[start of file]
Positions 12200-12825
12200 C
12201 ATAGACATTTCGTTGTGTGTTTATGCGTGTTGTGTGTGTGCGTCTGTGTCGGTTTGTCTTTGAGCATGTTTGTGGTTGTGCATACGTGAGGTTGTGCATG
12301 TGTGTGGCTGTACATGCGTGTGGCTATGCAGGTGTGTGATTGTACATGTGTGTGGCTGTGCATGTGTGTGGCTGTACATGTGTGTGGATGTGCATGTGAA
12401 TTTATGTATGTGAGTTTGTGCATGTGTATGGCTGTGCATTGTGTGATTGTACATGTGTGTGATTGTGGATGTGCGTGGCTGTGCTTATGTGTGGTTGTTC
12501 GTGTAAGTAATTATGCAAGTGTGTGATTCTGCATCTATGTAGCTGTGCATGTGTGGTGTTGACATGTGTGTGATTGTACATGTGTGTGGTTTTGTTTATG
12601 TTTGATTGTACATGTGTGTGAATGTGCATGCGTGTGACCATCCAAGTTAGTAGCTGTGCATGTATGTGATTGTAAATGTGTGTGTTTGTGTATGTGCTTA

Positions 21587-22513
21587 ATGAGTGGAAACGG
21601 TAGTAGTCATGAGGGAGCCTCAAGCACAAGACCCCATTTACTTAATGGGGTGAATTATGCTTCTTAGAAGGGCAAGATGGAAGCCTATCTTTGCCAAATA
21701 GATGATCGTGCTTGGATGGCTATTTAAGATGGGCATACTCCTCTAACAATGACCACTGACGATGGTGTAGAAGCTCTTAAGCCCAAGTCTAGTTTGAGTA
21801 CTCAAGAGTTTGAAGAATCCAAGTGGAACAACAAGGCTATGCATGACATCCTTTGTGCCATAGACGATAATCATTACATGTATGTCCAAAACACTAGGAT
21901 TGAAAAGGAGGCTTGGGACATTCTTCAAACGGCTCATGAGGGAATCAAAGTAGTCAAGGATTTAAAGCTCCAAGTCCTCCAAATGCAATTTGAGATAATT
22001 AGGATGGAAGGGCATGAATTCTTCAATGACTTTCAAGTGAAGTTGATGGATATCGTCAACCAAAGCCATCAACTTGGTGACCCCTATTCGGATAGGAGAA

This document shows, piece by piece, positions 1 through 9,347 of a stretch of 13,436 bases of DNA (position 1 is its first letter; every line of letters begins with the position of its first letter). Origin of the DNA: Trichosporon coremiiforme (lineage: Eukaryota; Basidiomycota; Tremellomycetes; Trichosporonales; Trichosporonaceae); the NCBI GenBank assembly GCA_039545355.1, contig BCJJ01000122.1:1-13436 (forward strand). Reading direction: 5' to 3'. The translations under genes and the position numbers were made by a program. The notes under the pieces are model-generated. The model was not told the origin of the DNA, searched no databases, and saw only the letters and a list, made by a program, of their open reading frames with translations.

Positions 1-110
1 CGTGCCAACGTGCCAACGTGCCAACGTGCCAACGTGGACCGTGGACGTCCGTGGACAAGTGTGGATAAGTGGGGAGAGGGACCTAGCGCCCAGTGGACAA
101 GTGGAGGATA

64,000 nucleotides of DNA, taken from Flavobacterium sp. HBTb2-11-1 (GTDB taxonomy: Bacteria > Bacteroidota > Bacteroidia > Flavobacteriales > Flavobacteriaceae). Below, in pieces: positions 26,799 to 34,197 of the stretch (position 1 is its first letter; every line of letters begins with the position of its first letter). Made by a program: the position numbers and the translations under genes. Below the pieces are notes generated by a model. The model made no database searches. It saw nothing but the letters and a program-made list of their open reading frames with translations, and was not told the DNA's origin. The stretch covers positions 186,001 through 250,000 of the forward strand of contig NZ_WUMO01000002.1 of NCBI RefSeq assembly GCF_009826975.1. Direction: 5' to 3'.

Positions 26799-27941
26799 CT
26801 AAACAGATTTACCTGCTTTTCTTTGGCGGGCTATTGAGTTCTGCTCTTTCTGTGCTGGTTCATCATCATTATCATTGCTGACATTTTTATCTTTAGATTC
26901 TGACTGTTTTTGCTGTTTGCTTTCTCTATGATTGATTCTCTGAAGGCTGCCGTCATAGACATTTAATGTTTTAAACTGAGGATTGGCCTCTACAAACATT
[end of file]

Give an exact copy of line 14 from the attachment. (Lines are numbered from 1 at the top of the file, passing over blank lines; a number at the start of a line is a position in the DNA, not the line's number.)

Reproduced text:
22001 AGGATGGAAGGGCATGAATTCTTCAATGACTTTCAAGTGAAGTTGATGGATATCGTCAACCAAAGCCATCAACTTGGTGACCCCTATTCGGATAGGAGAA